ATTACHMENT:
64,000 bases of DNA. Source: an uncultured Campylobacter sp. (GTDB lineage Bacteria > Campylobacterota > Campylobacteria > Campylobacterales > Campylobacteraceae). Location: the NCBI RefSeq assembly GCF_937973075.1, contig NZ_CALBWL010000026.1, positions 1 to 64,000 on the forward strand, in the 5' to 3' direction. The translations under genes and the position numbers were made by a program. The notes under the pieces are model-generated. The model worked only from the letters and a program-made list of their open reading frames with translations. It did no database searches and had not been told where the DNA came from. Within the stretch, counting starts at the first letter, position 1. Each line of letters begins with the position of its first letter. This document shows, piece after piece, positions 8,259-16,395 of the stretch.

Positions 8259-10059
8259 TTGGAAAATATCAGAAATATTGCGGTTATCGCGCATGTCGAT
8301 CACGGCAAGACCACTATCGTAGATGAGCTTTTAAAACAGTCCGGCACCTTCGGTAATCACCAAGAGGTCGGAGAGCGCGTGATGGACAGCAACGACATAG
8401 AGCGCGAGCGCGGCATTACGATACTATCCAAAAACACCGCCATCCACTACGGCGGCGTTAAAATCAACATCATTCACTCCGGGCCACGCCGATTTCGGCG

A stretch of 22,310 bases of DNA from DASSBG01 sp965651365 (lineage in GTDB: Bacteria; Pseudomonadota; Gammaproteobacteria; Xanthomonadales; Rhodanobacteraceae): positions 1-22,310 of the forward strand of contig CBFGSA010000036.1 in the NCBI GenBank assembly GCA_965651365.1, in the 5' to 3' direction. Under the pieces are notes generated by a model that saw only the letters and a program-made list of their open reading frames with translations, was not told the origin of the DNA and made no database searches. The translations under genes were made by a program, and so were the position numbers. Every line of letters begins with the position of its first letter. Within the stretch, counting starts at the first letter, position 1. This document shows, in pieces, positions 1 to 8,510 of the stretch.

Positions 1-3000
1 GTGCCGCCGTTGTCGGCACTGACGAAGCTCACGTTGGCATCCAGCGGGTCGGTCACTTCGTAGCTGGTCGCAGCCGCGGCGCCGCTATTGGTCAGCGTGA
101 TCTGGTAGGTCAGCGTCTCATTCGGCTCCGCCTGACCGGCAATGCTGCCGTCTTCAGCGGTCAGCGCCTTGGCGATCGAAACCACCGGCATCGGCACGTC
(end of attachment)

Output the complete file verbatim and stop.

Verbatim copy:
64,000 bases of DNA. Source: an uncultured Campylobacter sp. (GTDB lineage Bacteria > Campylobacterota > Campylobacteria > Campylobacterales > Campylobacteraceae). Location: the NCBI RefSeq assembly GCF_937973075.1, contig NZ_CALBWL010000026.1, positions 1 to 64,000 on the forward strand, in the 5' to 3' direction. The translations under genes and the position numbers were made by a program. The notes under the pieces are model-generated. The model worked only from the letters and a program-made list of their open reading frames with translations. It did no database searches and had not been told where the DNA came from. Within the stretch, counting starts at the first letter, position 1. Each line of letters begins with the position of its first letter. This document shows, piece after piece, positions 8,259-16,395 of the stretch.

Positions 8259-10059
8259 TTGGAAAATATCAGAAATATTGCGGTTATCGCGCATGTCGAT
8301 CACGGCAAGACCACTATCGTAGATGAGCTTTTAAAACAGTCCGGCACCTTCGGTAATCACCAAGAGGTCGGAGAGCGCGTGATGGACAGCAACGACATAG
8401 AGCGCGAGCGCGGCATTACGATACTATCCAAAAACACCGCCATCCACTACGGCGGCGTTAAAATCAACATCATTCACTCCGGGCCACGCCGATTTCGGCG

A stretch of 22,310 bases of DNA from DASSBG01 sp965651365 (lineage in GTDB: Bacteria; Pseudomonadota; Gammaproteobacteria; Xanthomonadales; Rhodanobacteraceae): positions 1-22,310 of the forward strand of contig CBFGSA010000036.1 in the NCBI GenBank assembly GCA_965651365.1, in the 5' to 3' direction. Under the pieces are notes generated by a model that saw only the letters and a program-made list of their open reading frames with translations, was not told the origin of the DNA and made no database searches. The translations under genes were made by a program, and so were the position numbers. Every line of letters begins with the position of its first letter. Within the stretch, counting starts at the first letter, position 1. This document shows, in pieces, positions 1 to 8,510 of the stretch.

Positions 1-3000
1 GTGCCGCCGTTGTCGGCACTGACGAAGCTCACGTTGGCATCCAGCGGGTCGGTCACTTCGTAGCTGGTCGCAGCCGCGGCGCCGCTATTGGTCAGCGTGA
101 TCTGGTAGGTCAGCGTCTCATTCGGCTCCGCCTGACCGGCAATGCTGCCGTCTTCAGCGGTCAGCGCCTTGGCGATCGAAACCACCGGCATCGGCACGTC